Types of Case Studies

Types of Case Studies

Pam Epler (Youngstown State University, USA)
Copyright: © 2019 |Pages: 27
DOI: 10.4018/978-1-5225-9429-1.ch002


This chapter is designed to inform and educate the researcher about various types of case study designs. For each design there is a description about the type and an explanation of its purpose. There is also a sample description as well as how to collect data for each case study type. Disadvantages to each design is discussed as well as the essential components to include when writing up the final report. Finally, a table comparing all the case study types is incorporated.
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Illustrative Case Studies


Illustrative case studies are descriptive studies that depict one or more circumstances of an event to explain the situation. According to Hayes, Kyer, and Weber (2015), this type of case study is used to “describe a situation or a phenomenon, what is happening with it, and why it is happening” (p. 8). It is used to familiarize students with a topic and introduce them to the common language found in the case study. Illustrative case studies are particularly useful when the targeted audience knows little if anything about the topic because these case studies describe every aspect of the case—for example, what the participants did and their involvement in the case, where the case occurred, and the like—in great detail (Davey, 1991). Illustrative case studies tend to be in-depth and rich in context, and they must provide every aspect of the case in language that is conducive to comprehension. Because these case studies are written using the exact details of the case (or cases), if they are not written in a manner that the reader can understand, they will not maintain audience interest (Hayes et al., 2015). The intent is to provide the reader with visually descriptive details about the environment, how the participants involved acted and reacted during the study, and any other information that is important to support the research. The goal of an illustrative case study is to paint a picture about the topic for the reader (Hayes et al., 2015). When writing an illustrative case study, the researcher should use clear language but avoid oversimplifying the verbiage because the rich description could be lost. For this reason, only a small number of cases, one or two at a time, should be used (Davey, 1991).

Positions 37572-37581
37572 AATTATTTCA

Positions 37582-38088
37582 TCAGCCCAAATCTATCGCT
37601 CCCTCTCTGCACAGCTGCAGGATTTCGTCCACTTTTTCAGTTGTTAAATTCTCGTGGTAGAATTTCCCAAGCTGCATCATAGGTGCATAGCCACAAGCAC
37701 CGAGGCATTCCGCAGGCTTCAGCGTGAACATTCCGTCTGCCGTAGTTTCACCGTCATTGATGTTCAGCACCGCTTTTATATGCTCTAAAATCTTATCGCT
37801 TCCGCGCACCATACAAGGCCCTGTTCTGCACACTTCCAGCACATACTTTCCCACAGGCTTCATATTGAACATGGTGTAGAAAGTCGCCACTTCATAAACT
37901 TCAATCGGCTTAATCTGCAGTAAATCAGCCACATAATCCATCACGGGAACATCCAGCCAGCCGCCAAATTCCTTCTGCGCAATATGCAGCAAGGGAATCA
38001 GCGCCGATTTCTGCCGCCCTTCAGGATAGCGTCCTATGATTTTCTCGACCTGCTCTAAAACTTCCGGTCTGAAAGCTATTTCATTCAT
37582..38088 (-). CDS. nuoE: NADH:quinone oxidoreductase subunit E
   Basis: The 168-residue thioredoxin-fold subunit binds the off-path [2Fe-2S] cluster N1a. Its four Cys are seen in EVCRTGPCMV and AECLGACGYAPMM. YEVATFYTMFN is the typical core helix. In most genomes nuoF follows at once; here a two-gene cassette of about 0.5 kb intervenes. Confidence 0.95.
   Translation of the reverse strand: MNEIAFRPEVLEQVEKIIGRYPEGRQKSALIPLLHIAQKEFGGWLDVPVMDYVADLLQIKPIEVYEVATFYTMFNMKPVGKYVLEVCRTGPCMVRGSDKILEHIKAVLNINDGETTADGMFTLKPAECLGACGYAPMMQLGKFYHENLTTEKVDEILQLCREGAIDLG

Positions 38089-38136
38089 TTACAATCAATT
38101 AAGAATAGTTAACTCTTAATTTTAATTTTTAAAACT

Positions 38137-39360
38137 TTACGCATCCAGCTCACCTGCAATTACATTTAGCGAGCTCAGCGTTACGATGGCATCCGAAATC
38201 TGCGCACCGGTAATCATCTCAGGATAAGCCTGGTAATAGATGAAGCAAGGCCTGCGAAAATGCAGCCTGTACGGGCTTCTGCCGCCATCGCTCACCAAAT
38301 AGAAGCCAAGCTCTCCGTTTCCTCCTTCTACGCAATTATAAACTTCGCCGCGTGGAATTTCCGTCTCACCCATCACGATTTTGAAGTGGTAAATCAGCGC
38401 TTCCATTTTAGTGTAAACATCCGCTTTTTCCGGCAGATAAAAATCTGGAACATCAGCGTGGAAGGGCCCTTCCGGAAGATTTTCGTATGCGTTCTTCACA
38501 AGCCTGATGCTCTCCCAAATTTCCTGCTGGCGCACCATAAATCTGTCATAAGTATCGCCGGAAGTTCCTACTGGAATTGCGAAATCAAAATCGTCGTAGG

Key Terms in this Chapter

Illustrative Case Study: A descriptive study that depicts one or more circumstances of an event to explain the situation.

Exploratory Case Study: A study that involve researching a specific topic to the point where thorough, detailed, and complete understanding occurs.

Narrative Case Study: A qualitative study in which the researcher collects data from an individual or individuals about a specific life event or events that occurred in order to share and retell the story.

Critical Instance Case Study: A study that typically involves investigating one or more phenomena in an attempt to decipher and focus on a single occurrence instead of making a generalization about the situation.

Case Survey Method: A method used in cumulative case studies to quickly and creatively analyze the data collected from multiple cases.

Prospective Case Study: A study that involves the researcher observing a group of participants who have commonalities in an attempt to look for outcomes over a lengthy time period and relate them to other factors.

Program Implementation Case Study: A longitudinal study that involves a large sample size that allows the researcher to make a generalization about the participants in the study. This type of case study can be used to evaluate the implementation of a specific program.

Program Effects Case Study: A study that looks specifically at programs to determine the reasons for their successes and/or failures.

Embedded Case Study: A type of study that uses both qualitative and quantitative research methods, includes a main case study comprised of smaller sub-case studies, and is appropriate if the study needs to describe phenomena in detail.

Cumulative Case Study: A study in which the researcher collects and aggregates information from numerous data sources in order to make a generalization about the phenomena.

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